Vologda lace

History of Vologda lace

The Vologda land is a famous center of culture and art of the Russian North. Among the crafts in the XIX – XX centuries, carving and painting on wood and birch bark, patterned weaving, embroidery, blackening on silver, pottery were widespread. But the Vologda lace has earned truly world fame.

From the end of the 18th century, lace craft began to develop both in Vologda itself and in the districts. The Vologda lace ornament is distinguished by its special originality. Its lines are smooth, flowing, gently curving. Even geometric patterns take on a rounded shape. The main quality of lace is openwork. Vologda lace makers have created many transparent lattices that fill the background between the figures, making the lace look like frosty patterns, an apple orchard, a flowering meadow.

The favorite material of Vologda lace-makers is flax. Linen lace is durable and beautiful. Modern lace is also woven from cotton threads, less often from silk, sometimes adding metallic threads (methanite and lurex).

In the Vologda province, both multi-pair laces and coupled laces have long been woven, and in each district the lace had its own character – the tools of lace-makers and the manner of weaving were different.

Lace craftswomen of the XX century
The lacemaker K. V. Isakova

Since 1931, K.V. Isakova, laureate of the State Prize of Russia, later director of the Vologda lace vocational school, then a school, and the author of a book on lace weaving, worked in Vologda. In many of Isakova’s works, images of northern nature have been embodied. The Northern Lights tablecloth and the Deer panel depicting graceful animals, as if frozen in the midst of fabulously beautiful and majestic fir trees, are distinguished by their warmth and sincerity.

In the 1960s – 1970s, V.D. Veselova performed a number of square panels and tablecloths, for each of which she found a figurative solution, bright and precise motives of the ornament.

The work of V. N. Elfina, Honored Artist of the Russian Federation, laureate of the State Prize of Russia, an outstanding master of modern decorative and applied art, is multifaceted. Almost each of her works is a new word in the field of floral ornament. All her life she embodied the theme of nature in lace – from romantic tulips and hyacinths to generalized images of plants in general.

The most significant work of Elfina is a round tablecloth with a diameter of 3 meters “Snowflake”, which gave the name to the Vologda lace firm. The pattern of the tablecloth is made up of snowflakes of different sizes and shapes.

Vologda lace catalog

 

Yu. P. Shipova. cover. 1920s, 1930s.
Yu. P. Shipova. cover. 1920s, 1930s.
Valance. 1840s, Vologda province. Kadnikovsky district, Borok village
Valance. 1840s, Vologda province. Kadnikovsky district, Borok village
Podzor, late 18th century, Vologda province
Podzor, late 18th century, Vologda province
Shroud, late 18th century from the Spaso-Prilutsky Monastery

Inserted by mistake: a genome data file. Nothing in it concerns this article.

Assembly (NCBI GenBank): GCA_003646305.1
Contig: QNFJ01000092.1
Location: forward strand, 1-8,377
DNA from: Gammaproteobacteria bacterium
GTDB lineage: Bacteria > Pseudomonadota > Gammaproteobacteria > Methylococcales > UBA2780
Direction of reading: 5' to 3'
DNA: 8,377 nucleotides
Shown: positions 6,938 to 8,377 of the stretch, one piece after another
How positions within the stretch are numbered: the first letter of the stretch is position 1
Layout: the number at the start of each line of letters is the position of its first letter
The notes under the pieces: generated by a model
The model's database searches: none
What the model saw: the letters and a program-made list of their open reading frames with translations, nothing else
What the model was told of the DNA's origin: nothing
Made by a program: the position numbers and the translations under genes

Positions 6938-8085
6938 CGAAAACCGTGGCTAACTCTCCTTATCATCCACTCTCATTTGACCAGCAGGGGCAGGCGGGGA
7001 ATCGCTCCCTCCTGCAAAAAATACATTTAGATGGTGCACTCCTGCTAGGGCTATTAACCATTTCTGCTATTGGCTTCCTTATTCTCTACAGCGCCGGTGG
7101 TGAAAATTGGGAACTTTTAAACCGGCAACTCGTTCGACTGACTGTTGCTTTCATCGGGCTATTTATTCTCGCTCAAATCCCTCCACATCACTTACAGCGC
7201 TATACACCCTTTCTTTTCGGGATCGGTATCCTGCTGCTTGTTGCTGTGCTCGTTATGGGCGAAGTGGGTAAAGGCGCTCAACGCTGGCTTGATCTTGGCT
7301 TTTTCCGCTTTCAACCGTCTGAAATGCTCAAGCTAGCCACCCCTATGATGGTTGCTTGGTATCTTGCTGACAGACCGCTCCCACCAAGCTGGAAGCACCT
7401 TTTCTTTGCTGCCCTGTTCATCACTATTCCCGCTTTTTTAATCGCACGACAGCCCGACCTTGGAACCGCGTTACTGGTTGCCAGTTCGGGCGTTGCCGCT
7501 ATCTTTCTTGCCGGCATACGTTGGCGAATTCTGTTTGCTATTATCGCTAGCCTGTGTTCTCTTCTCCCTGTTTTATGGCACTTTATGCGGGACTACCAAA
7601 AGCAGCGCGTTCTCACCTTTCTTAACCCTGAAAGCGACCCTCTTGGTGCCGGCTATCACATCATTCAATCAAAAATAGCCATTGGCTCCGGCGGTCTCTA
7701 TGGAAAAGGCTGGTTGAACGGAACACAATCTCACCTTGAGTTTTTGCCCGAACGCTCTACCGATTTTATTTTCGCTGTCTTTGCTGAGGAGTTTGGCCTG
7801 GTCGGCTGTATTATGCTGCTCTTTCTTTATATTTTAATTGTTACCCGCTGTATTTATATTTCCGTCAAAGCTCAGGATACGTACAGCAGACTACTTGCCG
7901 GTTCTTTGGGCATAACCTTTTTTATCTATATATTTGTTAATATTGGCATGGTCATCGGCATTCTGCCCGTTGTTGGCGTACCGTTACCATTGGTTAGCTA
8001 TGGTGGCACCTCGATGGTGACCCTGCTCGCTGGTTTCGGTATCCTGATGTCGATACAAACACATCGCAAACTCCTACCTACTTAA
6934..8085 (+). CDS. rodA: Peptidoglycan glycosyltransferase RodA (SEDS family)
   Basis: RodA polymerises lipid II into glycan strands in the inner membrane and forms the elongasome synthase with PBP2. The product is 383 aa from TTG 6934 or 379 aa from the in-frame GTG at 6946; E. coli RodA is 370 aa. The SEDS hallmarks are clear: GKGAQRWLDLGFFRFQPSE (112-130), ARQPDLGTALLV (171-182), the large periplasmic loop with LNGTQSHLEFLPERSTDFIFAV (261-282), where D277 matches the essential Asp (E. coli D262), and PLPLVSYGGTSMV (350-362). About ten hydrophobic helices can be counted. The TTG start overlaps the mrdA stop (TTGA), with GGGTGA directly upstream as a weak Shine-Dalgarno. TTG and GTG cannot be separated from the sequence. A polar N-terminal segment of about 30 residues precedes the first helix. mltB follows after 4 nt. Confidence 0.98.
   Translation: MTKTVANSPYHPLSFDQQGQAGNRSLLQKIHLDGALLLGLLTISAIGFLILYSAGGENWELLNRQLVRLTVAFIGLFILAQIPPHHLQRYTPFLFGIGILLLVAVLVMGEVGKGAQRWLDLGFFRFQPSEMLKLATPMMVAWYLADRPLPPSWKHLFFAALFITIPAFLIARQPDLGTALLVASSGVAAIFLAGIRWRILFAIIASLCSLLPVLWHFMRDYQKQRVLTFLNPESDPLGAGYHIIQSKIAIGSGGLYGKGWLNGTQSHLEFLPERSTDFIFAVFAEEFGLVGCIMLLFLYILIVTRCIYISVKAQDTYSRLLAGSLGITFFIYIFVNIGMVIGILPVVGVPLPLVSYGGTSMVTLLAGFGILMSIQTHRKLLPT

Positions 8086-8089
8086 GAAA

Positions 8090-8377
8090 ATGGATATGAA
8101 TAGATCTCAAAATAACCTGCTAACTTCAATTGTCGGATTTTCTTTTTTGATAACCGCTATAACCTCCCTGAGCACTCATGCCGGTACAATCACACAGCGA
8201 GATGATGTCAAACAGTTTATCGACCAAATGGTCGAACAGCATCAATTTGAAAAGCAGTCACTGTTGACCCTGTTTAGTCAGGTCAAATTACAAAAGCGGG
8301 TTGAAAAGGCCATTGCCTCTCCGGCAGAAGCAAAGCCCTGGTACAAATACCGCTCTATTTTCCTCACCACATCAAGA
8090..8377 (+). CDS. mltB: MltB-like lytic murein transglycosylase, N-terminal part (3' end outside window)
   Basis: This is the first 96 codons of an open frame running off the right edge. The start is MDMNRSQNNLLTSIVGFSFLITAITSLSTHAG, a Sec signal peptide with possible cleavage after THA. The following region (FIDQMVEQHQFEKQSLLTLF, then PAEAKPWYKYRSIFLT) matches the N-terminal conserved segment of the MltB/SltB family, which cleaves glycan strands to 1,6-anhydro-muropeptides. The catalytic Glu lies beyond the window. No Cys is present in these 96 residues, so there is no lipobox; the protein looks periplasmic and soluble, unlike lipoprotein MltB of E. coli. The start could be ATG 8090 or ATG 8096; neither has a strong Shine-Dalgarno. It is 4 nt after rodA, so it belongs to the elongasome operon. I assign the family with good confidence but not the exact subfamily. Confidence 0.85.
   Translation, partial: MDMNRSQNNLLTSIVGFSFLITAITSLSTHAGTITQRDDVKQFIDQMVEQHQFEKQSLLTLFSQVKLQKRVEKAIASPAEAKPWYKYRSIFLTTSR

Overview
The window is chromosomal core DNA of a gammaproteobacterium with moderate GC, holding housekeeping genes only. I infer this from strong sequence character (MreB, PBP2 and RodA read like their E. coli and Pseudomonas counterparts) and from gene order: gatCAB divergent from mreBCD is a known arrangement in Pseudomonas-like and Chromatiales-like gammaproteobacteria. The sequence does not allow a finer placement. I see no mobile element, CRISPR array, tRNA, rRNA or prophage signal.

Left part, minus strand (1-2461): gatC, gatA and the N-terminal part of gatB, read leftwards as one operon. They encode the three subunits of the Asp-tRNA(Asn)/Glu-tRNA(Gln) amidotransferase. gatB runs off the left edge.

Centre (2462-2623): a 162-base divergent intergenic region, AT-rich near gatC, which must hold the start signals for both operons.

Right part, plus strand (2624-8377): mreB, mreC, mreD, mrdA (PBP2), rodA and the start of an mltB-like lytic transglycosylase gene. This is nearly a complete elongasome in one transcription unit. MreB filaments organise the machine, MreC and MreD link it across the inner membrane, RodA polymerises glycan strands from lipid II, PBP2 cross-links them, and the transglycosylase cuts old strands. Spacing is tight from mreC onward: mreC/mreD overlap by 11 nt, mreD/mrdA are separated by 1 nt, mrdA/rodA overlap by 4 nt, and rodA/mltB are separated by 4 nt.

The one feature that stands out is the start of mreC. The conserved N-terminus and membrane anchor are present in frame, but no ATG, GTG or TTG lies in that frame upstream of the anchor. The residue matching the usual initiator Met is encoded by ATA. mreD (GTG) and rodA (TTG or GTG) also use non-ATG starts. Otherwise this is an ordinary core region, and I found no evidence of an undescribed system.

Shroud, late 18th century from the Spaso-Prilutsky Monastery
Panel. M. I. Kalinin. 1920s
Panel. M. I. Kalinin. 1920s
Panel. Ivanovo lace artel. 1920s
Panel. Ivanovo lace artel. 1920s
Handkerchief braiding. End of XIX, beginning of XX century. Vologda province.
Handkerchief braiding. End of XIX, beginning of XX century. Vologda province.
Handkerchief, Vologda province, XIX century
Handkerchief, Vologda province, XIX century
N. M. Grunicheva. cover. 1947
N. M. Grunicheva. cover. 1947
N.V. Veselova, G.N. Mamrovskaya, M.Yu. Palnikova, A. N. Rakcheeva. Panels Cathedral of Christ the Savior. 1997 year.
N.V. Veselova, G.N. Mamrovskaya, M.Yu. Palnikova, A. N. Rakcheeva. Panels Cathedral of Christ the Savior. 1997 year.
Measured lace. The beginning of the 19th century. Vologda province.
Measured lace. The beginning of the 19th century. Vologda province.
Lace edge, Vologda province. End of the 19th century
Lace edge, Vologda province. End of the 19th century
Edge of lace, early 19th century, Vologda province
Edge of lace, early 19th century, Vologda province
Edge of lace XIX century. Vologda province
Edge of lace XIX century. Vologda province
K.V. Isakova. Tablecloth "Northern Lights"
K.V. Isakova. Tablecloth “Northern Lights”
G. N. Mamrovskaya. Tablecloth Summer Garden. 1985 year.
G. N. Mamrovskaya. Tablecloth Summer Garden. 1985 year.
G. N. Mamrovskaya, T. N. Smirnova, Panel The Tale of Tsar Saltan. 1998
G. N. Mamrovskaya, T. N. Smirnova, Panel The Tale of Tsar Saltan. 1998
V.N. Elfin. Tablecloth "Wildflowers". 1986 year
V.N. Elfin. Tablecloth “Wildflowers”. 1986 year
V.N. Elfin. Tablecloth "Snowflake", 1959
V.N. Elfin. Tablecloth “Snowflake”, 1959
Vologda lace
V. N. Elfina, G. N. Mamrovskaya. Panel “Holiday”. 1975
Vologda lace
V.D. Veselova. Panel “Rook”. 1967 year
Vologda lace
A.M. Sorokin. Tablecloth. 1959
A.N. Rakcheeva. tablecloth Vologda patterns. 1995 year.
A.N. Rakcheeva. tablecloth Vologda patterns. 1995 year.

Vologda lace Vologda lace Vologda lace Vologda lace Vologda lace